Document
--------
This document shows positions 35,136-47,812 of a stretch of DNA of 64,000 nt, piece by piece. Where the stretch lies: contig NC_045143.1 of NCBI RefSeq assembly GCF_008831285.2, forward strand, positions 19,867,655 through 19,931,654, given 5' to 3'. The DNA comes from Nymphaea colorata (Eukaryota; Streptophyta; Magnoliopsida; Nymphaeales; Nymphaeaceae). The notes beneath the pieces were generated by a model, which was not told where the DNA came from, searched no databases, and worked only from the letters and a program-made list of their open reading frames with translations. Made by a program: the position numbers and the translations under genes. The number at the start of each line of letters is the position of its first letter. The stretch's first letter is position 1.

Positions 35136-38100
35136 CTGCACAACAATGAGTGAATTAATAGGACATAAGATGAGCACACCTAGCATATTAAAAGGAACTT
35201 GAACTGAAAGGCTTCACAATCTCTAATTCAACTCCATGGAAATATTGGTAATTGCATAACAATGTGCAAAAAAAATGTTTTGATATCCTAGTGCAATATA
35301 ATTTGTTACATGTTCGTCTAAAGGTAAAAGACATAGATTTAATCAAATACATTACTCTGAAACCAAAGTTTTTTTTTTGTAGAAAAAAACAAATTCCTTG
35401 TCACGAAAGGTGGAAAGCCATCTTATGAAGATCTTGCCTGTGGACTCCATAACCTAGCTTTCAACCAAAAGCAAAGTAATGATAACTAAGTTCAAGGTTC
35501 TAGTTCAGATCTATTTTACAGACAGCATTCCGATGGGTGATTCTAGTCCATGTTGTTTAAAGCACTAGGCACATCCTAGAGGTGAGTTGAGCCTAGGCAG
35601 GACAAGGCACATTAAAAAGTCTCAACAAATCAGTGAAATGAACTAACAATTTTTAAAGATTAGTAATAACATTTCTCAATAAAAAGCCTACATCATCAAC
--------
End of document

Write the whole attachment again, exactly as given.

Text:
This document shows positions 35,136-47,812 of a stretch of DNA of 64,000 nt, piece by piece. Where the stretch lies: contig NC_045143.1 of NCBI RefSeq assembly GCF_008831285.2, forward strand, positions 19,867,655 through 19,931,654, given 5' to 3'. The DNA comes from Nymphaea colorata (Eukaryota; Streptophyta; Magnoliopsida; Nymphaeales; Nymphaeaceae). The notes beneath the pieces were generated by a model, which was not told where the DNA came from, searched no databases, and worked only from the letters and a program-made list of their open reading frames with translations. Made by a program: the position numbers and the translations under genes. The number at the start of each line of letters is the position of its first letter. The stretch's first letter is position 1.

Positions 35136-38100
35136 CTGCACAACAATGAGTGAATTAATAGGACATAAGATGAGCACACCTAGCATATTAAAAGGAACTT
35201 GAACTGAAAGGCTTCACAATCTCTAATTCAACTCCATGGAAATATTGGTAATTGCATAACAATGTGCAAAAAAAATGTTTTGATATCCTAGTGCAATATA
35301 ATTTGTTACATGTTCGTCTAAAGGTAAAAGACATAGATTTAATCAAATACATTACTCTGAAACCAAAGTTTTTTTTTTGTAGAAAAAAACAAATTCCTTG
35401 TCACGAAAGGTGGAAAGCCATCTTATGAAGATCTTGCCTGTGGACTCCATAACCTAGCTTTCAACCAAAAGCAAAGTAATGATAACTAAGTTCAAGGTTC
35501 TAGTTCAGATCTATTTTACAGACAGCATTCCGATGGGTGATTCTAGTCCATGTTGTTTAAAGCACTAGGCACATCCTAGAGGTGAGTTGAGCCTAGGCAG
35601 GACAAGGCACATTAAAAAGTCTCAACAAATCAGTGAAATGAACTAACAATTTTTAAAGATTAGTAATAACATTTCTCAATAAAAAGCCTACATCATCAAC